Trying to understand the slavers

Friday, September 29, 2006

Really, to understand these people you have to read the things they said and understand the difference between what they said and what really was; and you have to understand why they had such a skewed view of what they thought they were observing. It has not yet been done in popular history that I am aware of — and the place to go for source material is in the contemporary records.

Joseph [Smallwood] in the course of the past year has given me the clue to it — and no doubt would continue to do so – but then there remains one question — how, why, do we relate this to our present agony of a divided country and our fears of fast-vanishing liberties?

Yet, it is somehow applicable, and I lacked only the last bit of evidence, or rather, I lack only the turn of attitude that will turn the key in the lock. This is a poor analogy — but it is in a way like my searching for mental powers to fix my health (though I don’t know that I ever framed it that way) and not finding them till at TMI I found a way to move my mind.

There is a key and I am so close to finding it — and only when I find it will I even know what the key is key to. But I can tell that I am near. There is something being dangled in front of me, and I, willing horse, am straining for the carrot. And I don’t think anyone can find it but me, because it is welling up out of the background of my life, which is unlikely to be closely resembled by anyone else. (But surely if I fail or refuse the task it can be found from a different combinations of background traits and knowledge. Surely the plan has redundancy built in.)

In a way I’d like to use as slavers and their inability to see things except through the lens of slavery-interest as an example of blindness. Or, not of blindness, quite. More like, of the psychological processes —

No, too abstract. Friends? Help me out here, if you want me to help you.

There is a relation between conscious life and the unconscious background, that shapes cultures as well as it shapes individuals. This is what you can illustrate using a vivid historical situation as illustration. This is firm ground for you, and familiar and popular enough in the world culture to assure a hearing that you would not easily get for an argument presented in abstract terms.

I think it must be because the Union won, that little historical attention has been paid to the actual composition, platform, and stated intention of the slavers in politics. Breckenridge — I see in this book Team of Rivals — believed that slavery could not be kept out of the territories constitutionally. Why is not something made of all that? Instead we have right wing Republicans today in effect saying that the South was the wronged party, and attributing all sort of fanciful or misconstrued motives to those who opposed slavery.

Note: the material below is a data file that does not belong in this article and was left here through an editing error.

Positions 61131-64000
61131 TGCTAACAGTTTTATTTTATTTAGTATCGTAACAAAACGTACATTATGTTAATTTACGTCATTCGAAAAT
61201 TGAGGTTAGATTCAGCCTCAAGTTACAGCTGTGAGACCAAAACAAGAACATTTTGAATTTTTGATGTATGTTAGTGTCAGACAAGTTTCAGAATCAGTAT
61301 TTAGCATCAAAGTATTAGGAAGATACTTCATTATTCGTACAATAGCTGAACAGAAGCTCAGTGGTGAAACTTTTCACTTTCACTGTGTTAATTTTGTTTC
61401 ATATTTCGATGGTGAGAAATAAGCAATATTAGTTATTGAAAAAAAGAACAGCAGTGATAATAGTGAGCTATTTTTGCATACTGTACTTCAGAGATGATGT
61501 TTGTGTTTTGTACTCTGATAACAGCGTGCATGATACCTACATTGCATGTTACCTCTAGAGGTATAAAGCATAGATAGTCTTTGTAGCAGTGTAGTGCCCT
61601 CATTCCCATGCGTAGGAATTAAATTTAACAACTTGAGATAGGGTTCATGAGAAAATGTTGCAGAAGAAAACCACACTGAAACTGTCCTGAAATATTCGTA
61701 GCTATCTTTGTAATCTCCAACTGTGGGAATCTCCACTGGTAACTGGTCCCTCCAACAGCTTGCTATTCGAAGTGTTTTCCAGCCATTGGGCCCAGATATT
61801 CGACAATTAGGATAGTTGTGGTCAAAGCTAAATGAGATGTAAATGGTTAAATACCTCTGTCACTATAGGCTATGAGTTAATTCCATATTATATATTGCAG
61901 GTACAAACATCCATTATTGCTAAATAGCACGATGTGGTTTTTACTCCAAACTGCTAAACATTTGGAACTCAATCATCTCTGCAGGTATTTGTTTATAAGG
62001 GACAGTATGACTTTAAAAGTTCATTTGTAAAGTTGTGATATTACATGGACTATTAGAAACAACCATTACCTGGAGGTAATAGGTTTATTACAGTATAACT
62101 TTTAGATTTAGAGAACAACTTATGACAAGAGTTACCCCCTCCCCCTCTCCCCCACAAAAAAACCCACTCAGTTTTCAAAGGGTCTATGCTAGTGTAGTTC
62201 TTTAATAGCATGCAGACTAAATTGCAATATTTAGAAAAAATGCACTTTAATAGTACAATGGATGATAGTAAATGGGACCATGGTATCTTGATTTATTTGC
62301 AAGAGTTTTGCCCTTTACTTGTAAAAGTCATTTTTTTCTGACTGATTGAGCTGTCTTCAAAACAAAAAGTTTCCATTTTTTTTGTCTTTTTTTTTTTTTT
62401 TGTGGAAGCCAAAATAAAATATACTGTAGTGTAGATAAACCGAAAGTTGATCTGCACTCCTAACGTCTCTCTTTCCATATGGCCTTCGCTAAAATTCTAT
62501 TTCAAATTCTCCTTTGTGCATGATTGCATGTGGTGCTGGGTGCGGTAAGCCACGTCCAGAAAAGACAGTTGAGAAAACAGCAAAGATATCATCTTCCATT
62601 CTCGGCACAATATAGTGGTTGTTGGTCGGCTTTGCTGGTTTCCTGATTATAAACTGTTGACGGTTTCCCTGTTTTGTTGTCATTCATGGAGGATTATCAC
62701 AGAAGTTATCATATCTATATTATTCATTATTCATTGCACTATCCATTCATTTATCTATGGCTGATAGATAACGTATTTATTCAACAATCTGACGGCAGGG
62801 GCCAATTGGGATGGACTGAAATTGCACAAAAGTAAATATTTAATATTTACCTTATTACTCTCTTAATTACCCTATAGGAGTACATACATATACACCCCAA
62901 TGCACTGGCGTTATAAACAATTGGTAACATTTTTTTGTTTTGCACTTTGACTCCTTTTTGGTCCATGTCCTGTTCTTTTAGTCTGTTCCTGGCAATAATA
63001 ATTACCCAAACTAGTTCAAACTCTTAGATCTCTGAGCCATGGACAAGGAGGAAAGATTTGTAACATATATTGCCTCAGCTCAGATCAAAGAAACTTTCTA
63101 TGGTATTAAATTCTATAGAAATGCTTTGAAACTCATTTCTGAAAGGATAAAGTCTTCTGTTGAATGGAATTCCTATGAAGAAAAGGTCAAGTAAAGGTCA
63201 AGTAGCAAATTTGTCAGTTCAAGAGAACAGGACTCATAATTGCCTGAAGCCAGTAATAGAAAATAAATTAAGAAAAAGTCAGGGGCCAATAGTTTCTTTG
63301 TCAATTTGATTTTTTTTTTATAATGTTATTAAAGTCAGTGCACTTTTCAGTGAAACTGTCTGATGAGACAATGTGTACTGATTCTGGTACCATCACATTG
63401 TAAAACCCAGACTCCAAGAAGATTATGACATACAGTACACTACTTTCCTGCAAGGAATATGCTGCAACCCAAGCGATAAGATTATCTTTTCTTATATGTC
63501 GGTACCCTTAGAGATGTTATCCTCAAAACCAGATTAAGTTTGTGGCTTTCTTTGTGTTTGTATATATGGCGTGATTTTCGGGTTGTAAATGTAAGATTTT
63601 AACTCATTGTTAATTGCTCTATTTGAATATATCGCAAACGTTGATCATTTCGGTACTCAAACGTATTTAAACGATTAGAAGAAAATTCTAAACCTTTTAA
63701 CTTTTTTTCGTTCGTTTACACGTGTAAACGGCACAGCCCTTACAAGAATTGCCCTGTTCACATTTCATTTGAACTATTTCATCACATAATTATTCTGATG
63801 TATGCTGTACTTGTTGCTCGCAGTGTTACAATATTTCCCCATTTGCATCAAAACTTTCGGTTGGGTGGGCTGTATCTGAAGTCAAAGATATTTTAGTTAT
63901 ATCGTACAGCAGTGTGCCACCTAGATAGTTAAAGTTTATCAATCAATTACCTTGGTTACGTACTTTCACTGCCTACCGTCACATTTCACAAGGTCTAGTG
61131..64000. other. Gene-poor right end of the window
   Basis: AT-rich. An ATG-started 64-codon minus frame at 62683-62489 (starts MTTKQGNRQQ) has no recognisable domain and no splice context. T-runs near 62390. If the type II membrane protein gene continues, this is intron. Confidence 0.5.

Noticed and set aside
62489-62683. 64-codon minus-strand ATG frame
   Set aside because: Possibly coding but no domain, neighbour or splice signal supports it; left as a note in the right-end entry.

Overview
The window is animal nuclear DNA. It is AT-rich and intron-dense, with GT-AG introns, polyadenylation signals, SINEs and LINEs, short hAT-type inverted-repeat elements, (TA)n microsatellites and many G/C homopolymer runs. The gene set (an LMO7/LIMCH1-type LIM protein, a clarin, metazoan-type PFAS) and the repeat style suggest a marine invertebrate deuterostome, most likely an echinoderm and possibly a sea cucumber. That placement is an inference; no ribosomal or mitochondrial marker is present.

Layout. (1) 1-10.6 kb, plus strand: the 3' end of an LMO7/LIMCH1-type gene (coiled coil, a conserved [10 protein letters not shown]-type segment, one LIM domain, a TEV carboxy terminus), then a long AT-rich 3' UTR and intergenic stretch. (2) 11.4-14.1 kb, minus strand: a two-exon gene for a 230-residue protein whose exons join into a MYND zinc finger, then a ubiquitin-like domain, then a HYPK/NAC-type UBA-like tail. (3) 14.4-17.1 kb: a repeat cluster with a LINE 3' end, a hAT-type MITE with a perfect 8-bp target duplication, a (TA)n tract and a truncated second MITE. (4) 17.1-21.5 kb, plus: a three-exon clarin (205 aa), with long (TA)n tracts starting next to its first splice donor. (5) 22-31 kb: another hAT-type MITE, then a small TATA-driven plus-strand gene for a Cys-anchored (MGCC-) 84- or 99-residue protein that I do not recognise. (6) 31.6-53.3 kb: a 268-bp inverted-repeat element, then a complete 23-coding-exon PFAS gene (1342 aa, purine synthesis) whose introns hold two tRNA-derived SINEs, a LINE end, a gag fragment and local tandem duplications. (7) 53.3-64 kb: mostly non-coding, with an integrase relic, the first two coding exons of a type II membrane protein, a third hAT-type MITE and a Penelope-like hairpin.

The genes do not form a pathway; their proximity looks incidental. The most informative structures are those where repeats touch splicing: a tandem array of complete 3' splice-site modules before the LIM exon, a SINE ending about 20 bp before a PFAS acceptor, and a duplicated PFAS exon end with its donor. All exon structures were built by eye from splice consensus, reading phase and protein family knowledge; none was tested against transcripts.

Lincoln asserted that he had “never had a feeling politically that did not spring from the sentiments embodied in the declaration,” which had provided “hope to the world for all future time. It was that which gave promise that in due time the weights should be lifted from the shoulders of all men, and that all should have an equal chance.” [Team Of Rivals, page 310, Lincoln speaking in Independence Hall, Philadelphia.]

Isn’t that the key here? Jefferson expressed it for his generation, Lincoln rested his whole career upon it, and today it is nearly lost as a political philosophy entirely, by conservatives and liberals alike. And so we are dying. Joseph’s commentary on slavery showed how the slavers were inherently, not accidentally, based in class and not only race. It was class and privilege that caused the Civil War and it was resisted by the best representative of the people ever thrown up by divine providence.

We mustn’t forget or forgive by silence South Carolina’s 1833 attempt at secession. Why had they tried it? What actually happened? Why was Jackson so adamant, and the other slavers not equally complicit with South Carolina? The thing had been tried before! Not quite 30 years had passed before they tried again. Who were these people, and why were they such lunatics? It has to be based in peculiar economics and perhaps some other factor, for they probably weren’t any more racist than the rest of the country. It isn’t enough to call them hotheads and lunatics. Why were they hotheads and lunatics?

I am thunderstruck to read this:

“Southerners, who had made up the majority of Navy officers in peacetime, resigned in droves every day. Treason was rampant.” [Page 351] I hadn’t thought it was so, and it seems to me that somewhere Joseph had said that the Navy was mostly loyal. Goodwin mentions (page 357) a passage from Washington’s farewell address that I had never read, certainly appropriate: “It is of infinite moment that you should properly estimate the immense value of your national Union to your collective and individual happiness; that you should cherish a cordial, habitual, and immovable attachment to it; accustoming yourselves to think and speak of it as of the Palladium of your political safety and prosperity.”

It is interesting and significant that nearly all white politicians North and South assumed that emancipation must be followed by “servile insurrection.” In fact it never happened or came close to happening.

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